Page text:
Both of our sister churches are committed to sending representatives to synod—Deacon Tang from CERCS, and Deacon Hall from CPRC NI.
The CC also reports on a conference on the doctrine of God’s covenant held with the Evangelical Presbyterian Church in Australia in July of 2014. The EPC and the CC propose another conference for 2017.
The CC gives a lengthy report on our contact in Giessen, Germany—the BERG. The CC is fulfilling the mandate of Synod 2014 to “identify in their report to next year’s synod the differences between the BERG and ourselves and what progress has been made in the discussions.” This is a developing contact in the spiritual wasteland of the country of Martin Luther. The report indicates the care with which the CC pursues such contact, subject to synod’s approval and direction.
To the synod of 2014 the CC proposed that they be mandated “to study and recommend what guidelines synod would follow to determine whether and how to participate in an ecumenical council of churches, and report their study to synod.” However, the CC reports that they were not able to complete this, and ask for another year.
The CC requests permission for a follow-up trip to Namibia and South Africa in 2016 in response to invitations received. Details will need to be worked out.
The final point in the CC report is that the Free Reformed Churches and the Heritage Reformed Churches are proceeding with preliminary plans for limited Psalter revision and desire the PRC to join them in this endeavor. Psalter revision is hardly the CC’s area of labor or expertise, and they leave this judgment to synod without recommendation. If synod decides to participate, a more extensive report will be forthcoming.
The Catechism Book Committee returns with a request for reformatting all the catechism material—books and workbooks. It would be quite helpful to synod if they would bring a sample (a finished product) of what they have in mind. They also inform synod that the confessions will soon be available in electronic format free of charge.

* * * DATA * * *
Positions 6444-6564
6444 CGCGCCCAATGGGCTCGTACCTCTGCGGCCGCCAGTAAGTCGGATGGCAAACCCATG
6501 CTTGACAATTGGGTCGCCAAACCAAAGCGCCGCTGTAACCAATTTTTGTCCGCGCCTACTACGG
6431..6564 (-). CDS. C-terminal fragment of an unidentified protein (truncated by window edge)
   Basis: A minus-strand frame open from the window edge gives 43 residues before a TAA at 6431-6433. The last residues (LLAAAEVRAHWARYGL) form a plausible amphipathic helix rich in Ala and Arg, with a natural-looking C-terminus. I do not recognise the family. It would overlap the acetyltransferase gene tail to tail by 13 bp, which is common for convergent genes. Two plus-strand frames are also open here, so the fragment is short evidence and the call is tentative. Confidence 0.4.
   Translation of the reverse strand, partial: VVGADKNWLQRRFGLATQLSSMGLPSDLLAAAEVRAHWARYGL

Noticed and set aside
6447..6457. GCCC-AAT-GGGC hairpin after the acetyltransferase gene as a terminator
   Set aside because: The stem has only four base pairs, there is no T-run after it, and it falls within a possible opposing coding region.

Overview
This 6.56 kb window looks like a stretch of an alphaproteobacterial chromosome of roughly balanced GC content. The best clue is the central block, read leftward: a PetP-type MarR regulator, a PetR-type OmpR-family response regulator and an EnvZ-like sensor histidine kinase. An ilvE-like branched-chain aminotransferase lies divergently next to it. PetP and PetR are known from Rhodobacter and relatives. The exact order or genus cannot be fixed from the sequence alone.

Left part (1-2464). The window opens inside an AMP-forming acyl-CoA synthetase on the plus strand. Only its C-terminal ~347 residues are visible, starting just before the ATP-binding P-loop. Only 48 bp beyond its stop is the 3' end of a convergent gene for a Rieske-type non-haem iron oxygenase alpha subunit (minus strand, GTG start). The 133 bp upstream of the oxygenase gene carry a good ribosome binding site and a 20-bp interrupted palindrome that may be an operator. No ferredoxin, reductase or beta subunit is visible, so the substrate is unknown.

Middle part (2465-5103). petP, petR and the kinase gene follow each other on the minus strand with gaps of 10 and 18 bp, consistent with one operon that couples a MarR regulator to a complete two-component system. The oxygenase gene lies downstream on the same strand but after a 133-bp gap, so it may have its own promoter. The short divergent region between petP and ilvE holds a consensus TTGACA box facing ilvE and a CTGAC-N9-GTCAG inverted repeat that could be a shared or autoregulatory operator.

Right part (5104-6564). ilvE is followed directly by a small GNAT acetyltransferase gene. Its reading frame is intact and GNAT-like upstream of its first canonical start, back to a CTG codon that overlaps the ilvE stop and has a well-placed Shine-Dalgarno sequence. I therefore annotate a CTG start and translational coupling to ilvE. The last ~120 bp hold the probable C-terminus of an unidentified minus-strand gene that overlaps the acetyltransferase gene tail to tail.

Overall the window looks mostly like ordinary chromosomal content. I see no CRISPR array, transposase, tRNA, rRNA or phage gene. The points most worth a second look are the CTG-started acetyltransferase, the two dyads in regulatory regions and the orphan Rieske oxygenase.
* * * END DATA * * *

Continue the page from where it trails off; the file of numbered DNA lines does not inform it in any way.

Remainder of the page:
The Board of Trustees, in addition to the normal financial reporting, informs synod of the desire of two faithful servants to be replaced. They are the stated clerk, Mr. Don Doezema, and the synodical treasurer, Mr. David Ondersma. Their importance for the smooth and efficient running of the denomination cannot be overstated.
Peace PRC (Lansing, IL) comes with a reasonable request, namely, that if in their search for a new place to build, they find a plot “across the border” in Classis East territory, they be allowed to remain in Classis West.
The Theological School Committee reports on various details—physical and educational—that they oversee. The most important: a qualified graduate is recommended for examination at synod, namely, Ryan Barnhill. They recommend that the exam be shifted a little from the ordinary. If Seminarian Barnhill gives his sermon specimen Tuesday morning (as per usual), then, with synod’s approval, Prof. B. Gritters will examine him in the afternoon in two areas of study. This is recommended because Prof. Gritters is scheduled to speak in the June camp of CERC in Singapore on Monday, June 15. Graduation is scheduled for Thursday, June 11 in Faith PRC. All are welcome to witness the glad event and to hear Prof. R. Cammenga’s address.